Monday, January 25, 2016

When students in top schools don't make the grade

When the 'O' level results were released this year, there was some hoo-ha when the Middle Ground reported that only 1 out of 10 students in RI's pioneer 'O' level class scored well enough to make it to JC. Many people were in shock, including the students, it would seem - RI? How could this have happened?

My reaction is: this was no surprise at all.

I've always been baffled by the intrinsic belief of some parents that because a high percentage of top school students score well, you will automatically score well if you go to a top school. It doesn't work that way. That's like saying if you hang out with a whole bunch of rich people, you will also become rich. So much logic.

Whether you are likely to turn in good academic results depends on a few factors:

1) Your natural talent or aptitude, which is largely genetic
2) Your work ethic, ie how hard and how well you study
3) How much help you get, eg whether you have tuition, good teachers, father-mother help, etc.

Of course there are other factors like luck, performance during exams etc, but I won't get into those as I think they play a smaller part. In general, how well a student performs in school is largely dependent on those three factors. Students in the elite schools tend to have a good combination of all three. That's why they do well. It's that simple.

However, in every top school, you will have a handful of students who do not perform quite as well academically. The group who entered via sports or arts Direct School Admissions (DSAs), for instance. Many of these kids enter the school far below the cut-off-point (COP), sometimes 30 or 40 points below. While the PSLE t-score is not definitive, it does offer a pretty good indication of general ability. If a student is lacking in Factor 1) and his Factor 2) is compromised because he has to commit a lot of time to his CCA due to DSA, he is already at a huge disadvantage when it comes to performing academically. It's the brutal truth.

I don't know if all the kids who scored badly in the 'O' level class were from DSAs. There could also be students who entered RI due to very high PSLE scores but somehow along the way, slipped and were unable to catch up.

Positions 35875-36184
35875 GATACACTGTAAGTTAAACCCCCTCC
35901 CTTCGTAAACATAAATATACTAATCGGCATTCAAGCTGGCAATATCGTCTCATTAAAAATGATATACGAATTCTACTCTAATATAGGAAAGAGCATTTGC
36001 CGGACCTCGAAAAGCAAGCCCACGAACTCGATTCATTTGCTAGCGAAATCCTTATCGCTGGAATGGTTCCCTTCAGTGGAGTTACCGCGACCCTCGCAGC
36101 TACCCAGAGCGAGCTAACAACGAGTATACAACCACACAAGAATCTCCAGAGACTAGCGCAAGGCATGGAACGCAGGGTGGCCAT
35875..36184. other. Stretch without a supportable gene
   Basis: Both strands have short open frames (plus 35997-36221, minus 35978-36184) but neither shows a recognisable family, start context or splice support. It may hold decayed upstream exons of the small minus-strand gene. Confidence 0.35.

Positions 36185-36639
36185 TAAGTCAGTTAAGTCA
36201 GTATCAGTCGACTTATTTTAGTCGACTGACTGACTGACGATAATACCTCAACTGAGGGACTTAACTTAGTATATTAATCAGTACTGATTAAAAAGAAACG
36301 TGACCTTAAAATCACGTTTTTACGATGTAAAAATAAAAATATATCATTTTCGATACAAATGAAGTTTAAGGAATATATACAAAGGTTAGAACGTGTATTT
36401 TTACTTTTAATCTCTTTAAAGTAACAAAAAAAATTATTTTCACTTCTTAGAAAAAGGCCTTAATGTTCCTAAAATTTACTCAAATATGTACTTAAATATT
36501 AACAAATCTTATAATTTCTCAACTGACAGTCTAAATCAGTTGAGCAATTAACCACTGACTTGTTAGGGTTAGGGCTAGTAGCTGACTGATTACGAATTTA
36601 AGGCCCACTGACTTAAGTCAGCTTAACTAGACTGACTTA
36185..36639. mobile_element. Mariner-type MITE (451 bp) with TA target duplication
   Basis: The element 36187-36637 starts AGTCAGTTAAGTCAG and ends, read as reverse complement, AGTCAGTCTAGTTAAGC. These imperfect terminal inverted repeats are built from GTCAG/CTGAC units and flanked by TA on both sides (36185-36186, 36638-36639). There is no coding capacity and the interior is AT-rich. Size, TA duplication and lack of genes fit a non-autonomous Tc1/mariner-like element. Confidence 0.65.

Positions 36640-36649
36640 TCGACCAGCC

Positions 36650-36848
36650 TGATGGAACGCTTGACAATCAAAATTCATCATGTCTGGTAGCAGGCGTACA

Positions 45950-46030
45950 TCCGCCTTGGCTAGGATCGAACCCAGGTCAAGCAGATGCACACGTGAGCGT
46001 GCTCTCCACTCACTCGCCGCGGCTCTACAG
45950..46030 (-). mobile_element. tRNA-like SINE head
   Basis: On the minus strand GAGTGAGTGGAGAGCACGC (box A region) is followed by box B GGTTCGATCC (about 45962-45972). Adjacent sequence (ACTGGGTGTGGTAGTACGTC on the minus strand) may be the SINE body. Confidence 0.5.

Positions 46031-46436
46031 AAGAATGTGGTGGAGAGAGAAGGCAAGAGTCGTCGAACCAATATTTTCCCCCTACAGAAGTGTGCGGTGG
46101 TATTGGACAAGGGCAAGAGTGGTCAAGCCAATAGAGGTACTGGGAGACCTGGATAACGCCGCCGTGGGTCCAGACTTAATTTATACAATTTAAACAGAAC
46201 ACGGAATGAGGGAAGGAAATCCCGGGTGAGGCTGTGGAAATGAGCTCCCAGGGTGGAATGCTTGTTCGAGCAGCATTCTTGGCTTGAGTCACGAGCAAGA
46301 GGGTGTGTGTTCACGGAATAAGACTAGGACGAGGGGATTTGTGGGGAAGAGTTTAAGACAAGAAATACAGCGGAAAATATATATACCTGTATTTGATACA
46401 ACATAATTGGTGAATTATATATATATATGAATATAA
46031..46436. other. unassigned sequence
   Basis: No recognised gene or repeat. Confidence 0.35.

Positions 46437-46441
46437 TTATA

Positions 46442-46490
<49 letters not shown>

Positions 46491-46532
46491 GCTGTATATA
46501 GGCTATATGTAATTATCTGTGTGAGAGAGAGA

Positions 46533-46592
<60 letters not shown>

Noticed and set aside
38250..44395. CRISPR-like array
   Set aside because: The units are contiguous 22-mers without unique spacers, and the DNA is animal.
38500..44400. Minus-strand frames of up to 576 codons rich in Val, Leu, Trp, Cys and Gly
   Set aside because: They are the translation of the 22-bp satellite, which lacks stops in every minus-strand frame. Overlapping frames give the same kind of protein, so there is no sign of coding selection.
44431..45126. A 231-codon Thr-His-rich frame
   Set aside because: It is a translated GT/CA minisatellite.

Being in a branded school doesn't automatically mean you get a leg up in grades. In fact, it's often the opposite. Based on my own experience with my two kids, branded schools actually teach less and test more. When they teach, they go very quickly and assume knowledge of basic concepts. Many teachers of branded schools are simply unaccustomed to dealing with less academically-inclined children and much less sympathetic to failing grades (when Lesley-Anne flunked sec 3 maths, her teacher just assumed she wasn't trying hard enough). If you struggle to understand the fundamentals, tuition is often the only recourse for these kids. In contrast, Andre's teachers in a neighbourhood school go through concepts more slowly and hold more extra classes for weaker students.

This whole saga with the 'O' level class at RI is due to the way the Integrated Programme (IP) has evolved. When IP was introduced some years ago, the assumption was that the top PSLE scorers would naturally be JC-bound, so the through-train system made sense - kids in schools like RI/RGS/HCI/NYGH would bypass the 'O' levels and go straight to JC, saving them the hassle of preparing for another national exam. After all, these schools attract the top 5% of kids. Shouldn't be a problem, right?

Except there was a problem. Kids are human beings. They don't always perform according to statistical projections. Plus these schools took in some kids way below the COPs, as mentioned above. The result was that some kids in these schools just couldn't keep up, for whatever reason. The schools then faced a huge dilemma - what to do with these students? They couldn't in good conscience promote a student who failed practically every subject, let alone allow him or her to enter JC. So in the past, these kids would either be retained, transfer to an overseas school or transfer to a secondary school which offered 'O' levels.